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GEORGIEVITZ, Bartholomaeus. De Turcarum Moribus Epitome, Bartholomaeo Georgieviz Peregrino Autore, Lyon, Ioan. Tornaesium, MDLIII [=1553].

Bartholomaeus Georgievitz (1505/1510-1560) was of Croatian origin. He had settled in Hungary as attendant to prince Ladislauv Szalkai and fought in the battle of Mohács against the Ottoman army in August 1526. Young Georgievitz was taken captive, sold as a slave and ended up in Asia Minor. In the following ten years he was sold and resold again seven more times and repeatedly tried to escape, until he finaly succeeded in late 1536. He crossed Caramania and the Syrian desert and reached Jerusalem in the Easter of 1537. Georgievitz lived in that city for some time as guard of the Franciscan convent. He returned to Europe by land, settled in Antwerp and started writing and publishing. He published four different versions of his chronicle in 1544. He lived as an erudite pilgrim and moved to Rome in 1551, where he finally passed away in 1560.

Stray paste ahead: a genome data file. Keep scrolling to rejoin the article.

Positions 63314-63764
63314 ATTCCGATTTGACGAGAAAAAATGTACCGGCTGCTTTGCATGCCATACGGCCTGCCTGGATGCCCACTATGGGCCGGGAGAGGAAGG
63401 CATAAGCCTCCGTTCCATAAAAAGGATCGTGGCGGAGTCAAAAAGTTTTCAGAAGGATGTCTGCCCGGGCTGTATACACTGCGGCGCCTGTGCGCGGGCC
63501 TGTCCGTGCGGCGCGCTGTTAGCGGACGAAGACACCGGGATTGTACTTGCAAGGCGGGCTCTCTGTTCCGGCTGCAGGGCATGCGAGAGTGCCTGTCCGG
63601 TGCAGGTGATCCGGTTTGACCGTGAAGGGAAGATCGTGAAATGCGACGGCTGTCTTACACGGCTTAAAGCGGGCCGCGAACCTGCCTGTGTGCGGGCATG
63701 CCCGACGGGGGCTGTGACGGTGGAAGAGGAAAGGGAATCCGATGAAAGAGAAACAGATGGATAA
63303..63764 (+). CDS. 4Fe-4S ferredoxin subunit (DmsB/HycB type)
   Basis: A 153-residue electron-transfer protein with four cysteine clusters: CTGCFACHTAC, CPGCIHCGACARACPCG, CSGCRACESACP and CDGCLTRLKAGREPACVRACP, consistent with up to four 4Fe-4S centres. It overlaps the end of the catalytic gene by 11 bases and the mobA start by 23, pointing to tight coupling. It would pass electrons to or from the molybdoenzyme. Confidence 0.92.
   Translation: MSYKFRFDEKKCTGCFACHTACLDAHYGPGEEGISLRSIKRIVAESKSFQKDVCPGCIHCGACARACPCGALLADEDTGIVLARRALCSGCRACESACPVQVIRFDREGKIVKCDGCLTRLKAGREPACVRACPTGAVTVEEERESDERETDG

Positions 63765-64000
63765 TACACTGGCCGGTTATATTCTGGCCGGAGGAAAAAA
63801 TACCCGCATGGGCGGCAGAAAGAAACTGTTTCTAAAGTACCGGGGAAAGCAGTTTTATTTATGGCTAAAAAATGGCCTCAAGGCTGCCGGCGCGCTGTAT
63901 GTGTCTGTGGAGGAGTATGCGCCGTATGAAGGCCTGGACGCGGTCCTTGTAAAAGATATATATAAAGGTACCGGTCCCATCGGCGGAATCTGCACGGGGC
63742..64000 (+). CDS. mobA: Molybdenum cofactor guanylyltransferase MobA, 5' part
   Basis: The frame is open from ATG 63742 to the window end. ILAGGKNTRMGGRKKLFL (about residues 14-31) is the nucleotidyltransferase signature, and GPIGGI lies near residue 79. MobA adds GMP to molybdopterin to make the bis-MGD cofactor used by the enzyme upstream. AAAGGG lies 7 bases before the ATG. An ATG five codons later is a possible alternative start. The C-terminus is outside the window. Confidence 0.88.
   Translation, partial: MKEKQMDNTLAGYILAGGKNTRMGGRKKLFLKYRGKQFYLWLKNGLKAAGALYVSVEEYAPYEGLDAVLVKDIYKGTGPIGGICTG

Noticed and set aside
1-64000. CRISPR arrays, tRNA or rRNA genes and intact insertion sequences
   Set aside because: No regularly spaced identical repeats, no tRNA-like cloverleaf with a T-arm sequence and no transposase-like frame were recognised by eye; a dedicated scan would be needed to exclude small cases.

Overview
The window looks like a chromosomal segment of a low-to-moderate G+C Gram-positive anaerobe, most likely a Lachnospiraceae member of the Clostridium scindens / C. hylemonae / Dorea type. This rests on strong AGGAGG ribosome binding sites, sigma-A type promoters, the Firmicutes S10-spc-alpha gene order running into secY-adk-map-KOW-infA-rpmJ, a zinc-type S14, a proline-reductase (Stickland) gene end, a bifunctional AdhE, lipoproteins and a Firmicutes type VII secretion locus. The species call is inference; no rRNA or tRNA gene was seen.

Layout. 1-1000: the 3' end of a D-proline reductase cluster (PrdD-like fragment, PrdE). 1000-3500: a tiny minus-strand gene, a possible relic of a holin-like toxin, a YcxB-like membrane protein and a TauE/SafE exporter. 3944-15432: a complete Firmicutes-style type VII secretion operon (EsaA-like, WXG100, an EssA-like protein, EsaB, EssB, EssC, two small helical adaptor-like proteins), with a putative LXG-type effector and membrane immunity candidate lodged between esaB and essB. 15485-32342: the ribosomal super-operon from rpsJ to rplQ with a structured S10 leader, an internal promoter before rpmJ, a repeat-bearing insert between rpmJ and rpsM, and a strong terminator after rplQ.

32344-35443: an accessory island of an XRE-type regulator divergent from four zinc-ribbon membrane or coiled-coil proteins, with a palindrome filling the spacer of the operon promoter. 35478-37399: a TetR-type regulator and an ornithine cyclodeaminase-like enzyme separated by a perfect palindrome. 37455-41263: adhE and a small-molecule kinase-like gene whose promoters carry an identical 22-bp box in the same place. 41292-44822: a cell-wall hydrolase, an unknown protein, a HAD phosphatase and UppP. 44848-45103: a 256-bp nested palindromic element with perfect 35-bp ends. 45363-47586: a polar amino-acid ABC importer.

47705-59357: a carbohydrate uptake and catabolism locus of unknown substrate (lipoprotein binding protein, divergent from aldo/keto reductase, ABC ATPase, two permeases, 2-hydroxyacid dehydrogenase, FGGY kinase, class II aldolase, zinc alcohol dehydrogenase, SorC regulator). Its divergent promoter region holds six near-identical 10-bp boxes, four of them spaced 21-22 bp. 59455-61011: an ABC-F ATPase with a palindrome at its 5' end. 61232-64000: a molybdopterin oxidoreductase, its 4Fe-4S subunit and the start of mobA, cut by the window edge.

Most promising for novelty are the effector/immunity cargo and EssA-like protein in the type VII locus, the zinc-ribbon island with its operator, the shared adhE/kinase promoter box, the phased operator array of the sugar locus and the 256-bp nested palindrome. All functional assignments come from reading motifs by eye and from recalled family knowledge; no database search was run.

The eight chronicles written by Georgievitz were translated into several European languages and republished approximately ninety times up until the 19th century. The present work was probably read by all later travellers to the East. It is not exactly a travel chronicle but rather a pamphlet on “mores and customs”. In addition, it includes advice to slaves wishing to escape captivity, a glossary of Slavic and Turkish as well as descriptions of the living conditions for slaves in the Ottoman empire.

Written by Ioli Vingopoulou

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